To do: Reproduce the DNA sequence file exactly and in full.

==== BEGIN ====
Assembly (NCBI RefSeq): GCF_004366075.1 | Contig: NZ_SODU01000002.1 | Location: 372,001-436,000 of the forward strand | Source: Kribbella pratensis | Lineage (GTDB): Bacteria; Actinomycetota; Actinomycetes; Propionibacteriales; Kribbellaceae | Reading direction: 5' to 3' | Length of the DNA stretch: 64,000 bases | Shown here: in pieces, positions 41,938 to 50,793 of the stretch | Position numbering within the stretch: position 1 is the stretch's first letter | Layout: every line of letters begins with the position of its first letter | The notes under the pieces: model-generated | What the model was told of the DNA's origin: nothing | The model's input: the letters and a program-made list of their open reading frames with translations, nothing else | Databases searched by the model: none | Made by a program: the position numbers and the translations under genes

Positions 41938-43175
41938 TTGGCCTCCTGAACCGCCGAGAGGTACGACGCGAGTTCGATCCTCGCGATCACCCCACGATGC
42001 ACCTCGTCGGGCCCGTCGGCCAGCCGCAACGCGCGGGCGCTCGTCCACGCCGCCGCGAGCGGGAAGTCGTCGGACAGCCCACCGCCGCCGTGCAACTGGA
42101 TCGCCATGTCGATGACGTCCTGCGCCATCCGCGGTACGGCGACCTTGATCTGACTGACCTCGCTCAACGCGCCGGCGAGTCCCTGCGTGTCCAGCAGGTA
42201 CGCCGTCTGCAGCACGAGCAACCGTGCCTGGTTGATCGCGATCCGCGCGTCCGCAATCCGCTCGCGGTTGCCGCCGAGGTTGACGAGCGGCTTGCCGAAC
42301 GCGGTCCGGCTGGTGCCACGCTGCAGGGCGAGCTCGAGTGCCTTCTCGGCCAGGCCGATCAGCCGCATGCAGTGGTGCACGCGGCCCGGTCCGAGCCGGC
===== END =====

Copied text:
Assembly (NCBI RefSeq): GCF_004366075.1 | Contig: NZ_SODU01000002.1 | Location: 372,001-436,000 of the forward strand | Source: Kribbella pratensis | Lineage (GTDB): Bacteria; Actinomycetota; Actinomycetes; Propionibacteriales; Kribbellaceae | Reading direction: 5' to 3' | Length of the DNA stretch: 64,000 bases | Shown here: in pieces, positions 41,938 to 50,793 of the stretch | Position numbering within the stretch: position 1 is the stretch's first letter | Layout: every line of letters begins with the position of its first letter | The notes under the pieces: model-generated | What the model was told of the DNA's origin: nothing | The model's input: the letters and a program-made list of their open reading frames with translations, nothing else | Databases searched by the model: none | Made by a program: the position numbers and the translations under genes

Positions 41938-43175
41938 TTGGCCTCCTGAACCGCCGAGAGGTACGACGCGAGTTCGATCCTCGCGATCACCCCACGATGC
42001 ACCTCGTCGGGCCCGTCGGCCAGCCGCAACGCGCGGGCGCTCGTCCACGCCGCCGCGAGCGGGAAGTCGTCGGACAGCCCACCGCCGCCGTGCAACTGGA
42101 TCGCCATGTCGATGACGTCCTGCGCCATCCGCGGTACGGCGACCTTGATCTGACTGACCTCGCTCAACGCGCCGGCGAGTCCCTGCGTGTCCAGCAGGTA
42201 CGCCGTCTGCAGCACGAGCAACCGTGCCTGGTTGATCGCGATCCGCGCGTCCGCAATCCGCTCGCGGTTGCCGCCGAGGTTGACGAGCGGCTTGCCGAAC
42301 GCGGTCCGGCTGGTGCCACGCTGCAGGGCGAGCTCGAGTGCCTTCTCGGCCAGGCCGATCAGCCGCATGCAGTGGTGCACGCGGCCCGGTCCGAGCCGGC